You don’t have to be a crocodile wrangler or parachute tester to be exposed to risk at work.
So whether you have started a new company or have an established organisation, if there is one thing you should know about health and safety, it is the risk assessment.
No matter what your size, you are required by law to carry out a risk assessment. That said, if you have fewer than five employees, you do not have to record your risk assessment. You may, though, find it helpful to do so.
What is a health and safety risk assessment?
A health and safety risk assessment is an exercise in considering how ill health or accidents could be triggered in a workplace. In doing this you will evaluate how likely something is to happen, and how serious the consequences would be if it did. You then need to decide upon adequate measures to control the risks and to eliminate or mitigate them.
A high-level outline of the process you might go through is:
- Identify the hazards,
- Work out who is at risk and what could happen to them,
- Weigh up the likelihood and impact of the risk and decide upon mitigations,
- Write it all down,
- Review it periodically.
Further risk control regulations
Your risk assessment may uncover a hazard that has specialist control regulations. A major example of this is the COSHH regulations which stand for Control of Substances Hazardous to Health. These are relevant to many sectors from hair dressing to offshore oil and gas. When COSHH is applicable, there will probably be specific control measures that you have to adopt by law.
Sensible risk assessments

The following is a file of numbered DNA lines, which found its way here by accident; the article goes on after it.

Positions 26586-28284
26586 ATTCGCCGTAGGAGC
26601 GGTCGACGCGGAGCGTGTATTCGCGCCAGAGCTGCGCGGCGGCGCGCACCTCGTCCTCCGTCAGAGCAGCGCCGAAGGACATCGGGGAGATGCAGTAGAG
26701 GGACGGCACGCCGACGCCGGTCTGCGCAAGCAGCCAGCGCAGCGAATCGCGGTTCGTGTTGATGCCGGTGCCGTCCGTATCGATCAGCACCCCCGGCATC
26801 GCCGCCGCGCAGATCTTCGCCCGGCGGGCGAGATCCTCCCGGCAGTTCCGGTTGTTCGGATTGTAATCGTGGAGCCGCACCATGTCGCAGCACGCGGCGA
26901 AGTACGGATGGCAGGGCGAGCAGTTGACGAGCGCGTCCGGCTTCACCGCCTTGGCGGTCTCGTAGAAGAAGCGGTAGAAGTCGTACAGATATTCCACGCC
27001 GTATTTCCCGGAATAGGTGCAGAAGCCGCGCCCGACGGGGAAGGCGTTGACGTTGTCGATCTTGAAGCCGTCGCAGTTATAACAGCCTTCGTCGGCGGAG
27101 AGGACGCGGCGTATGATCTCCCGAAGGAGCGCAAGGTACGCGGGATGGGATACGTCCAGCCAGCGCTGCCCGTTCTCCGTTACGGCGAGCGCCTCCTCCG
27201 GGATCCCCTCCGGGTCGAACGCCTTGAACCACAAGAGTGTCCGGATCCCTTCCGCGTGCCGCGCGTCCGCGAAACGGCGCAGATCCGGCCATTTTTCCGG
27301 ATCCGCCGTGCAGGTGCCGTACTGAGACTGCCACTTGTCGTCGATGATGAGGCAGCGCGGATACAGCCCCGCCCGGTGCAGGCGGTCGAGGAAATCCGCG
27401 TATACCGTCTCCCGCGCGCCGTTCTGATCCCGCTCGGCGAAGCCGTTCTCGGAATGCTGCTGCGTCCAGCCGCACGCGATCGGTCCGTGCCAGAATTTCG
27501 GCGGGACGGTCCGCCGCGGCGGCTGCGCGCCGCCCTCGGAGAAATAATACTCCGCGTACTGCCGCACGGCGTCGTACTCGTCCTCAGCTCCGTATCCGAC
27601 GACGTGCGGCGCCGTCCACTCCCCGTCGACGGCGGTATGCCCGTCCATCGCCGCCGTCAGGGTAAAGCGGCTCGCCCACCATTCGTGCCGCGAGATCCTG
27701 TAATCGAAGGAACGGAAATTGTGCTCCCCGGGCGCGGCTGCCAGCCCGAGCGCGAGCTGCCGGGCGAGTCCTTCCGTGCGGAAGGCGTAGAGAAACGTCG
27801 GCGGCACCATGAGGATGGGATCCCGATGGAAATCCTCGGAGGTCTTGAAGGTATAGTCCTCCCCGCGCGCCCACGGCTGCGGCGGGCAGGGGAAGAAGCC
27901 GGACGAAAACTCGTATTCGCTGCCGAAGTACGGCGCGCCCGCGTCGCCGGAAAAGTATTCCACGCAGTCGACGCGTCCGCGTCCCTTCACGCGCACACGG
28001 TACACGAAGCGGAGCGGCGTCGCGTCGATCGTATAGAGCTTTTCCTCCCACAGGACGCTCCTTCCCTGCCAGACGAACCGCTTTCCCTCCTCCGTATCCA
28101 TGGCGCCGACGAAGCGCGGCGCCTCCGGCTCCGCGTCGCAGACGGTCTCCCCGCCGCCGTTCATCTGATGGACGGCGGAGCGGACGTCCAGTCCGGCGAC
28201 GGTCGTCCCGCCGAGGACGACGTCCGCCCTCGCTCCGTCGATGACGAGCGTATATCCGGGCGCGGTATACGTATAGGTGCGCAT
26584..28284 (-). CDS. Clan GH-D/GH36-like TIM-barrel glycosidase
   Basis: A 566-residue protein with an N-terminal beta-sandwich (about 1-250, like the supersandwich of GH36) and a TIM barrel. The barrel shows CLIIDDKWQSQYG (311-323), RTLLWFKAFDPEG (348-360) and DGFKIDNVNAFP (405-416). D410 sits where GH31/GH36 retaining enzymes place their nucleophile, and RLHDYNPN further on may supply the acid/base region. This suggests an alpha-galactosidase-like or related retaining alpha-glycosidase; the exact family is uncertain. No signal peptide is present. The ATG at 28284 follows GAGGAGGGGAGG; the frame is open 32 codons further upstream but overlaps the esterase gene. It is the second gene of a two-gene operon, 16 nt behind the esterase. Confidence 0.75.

Health and safety often gets a bad name, but this is undeserved. It is about protecting people from real risks. So a risk assessment should not be seen as a paperwork creating exercise. Focus on what the real risks are.
We work with a lot of office-based businesses and in this case you may start by thinking about the use of display screen equipment and its effect on eyesight. If your staff are sitting down all day there will be risks around posture and circulation to consider.
Manufacturing is another big sector for us and here you might think about the risks surrounding use of machinery, picking up heavy objects and perhaps hazardous substances, depending on your circumstances.
When risk assessments go wrong
A utility company recently had to pay £733,000 in fines and more than £18,000 of costs following an inadequate risk assessment that led to the tragic death of a worker.
In this case, the worker suffered fatal burns when grinding through corroded bolts at the bottom of a dry well. A drain valve was found to be half open which had created an oxygen-rich environment that greatly increased the risk of fire.
Crucially, from the perspective of risk assessments, a “near miss” had been recorded at the same location less than a year earlier. An investigation was carried out but came to the wrong conclusions, and people on site on the day were not aware of this previous near miss.
It was the only site in the utility company’s estate that used an oxygen gas injection technique, and the HSE found that no site-specific procedures were in place. Neither was oxygen enrichment cited as a potential hazard on the generic risk assessment template. All this meant that the risk assessment was inadequate and the company became liable for the heavy penalty.
The financial penalties are eye-catching but, of course, the loss of life is the real tragedy and a stark reminder of why getting risk assessments correct is so important.
Professional help with risk assessments
If you need support to ensure you get your risk assessment right, call our team at The H&S Dept on 0345 208 1120 and we will help you devise a risk assessment appropriate to your business.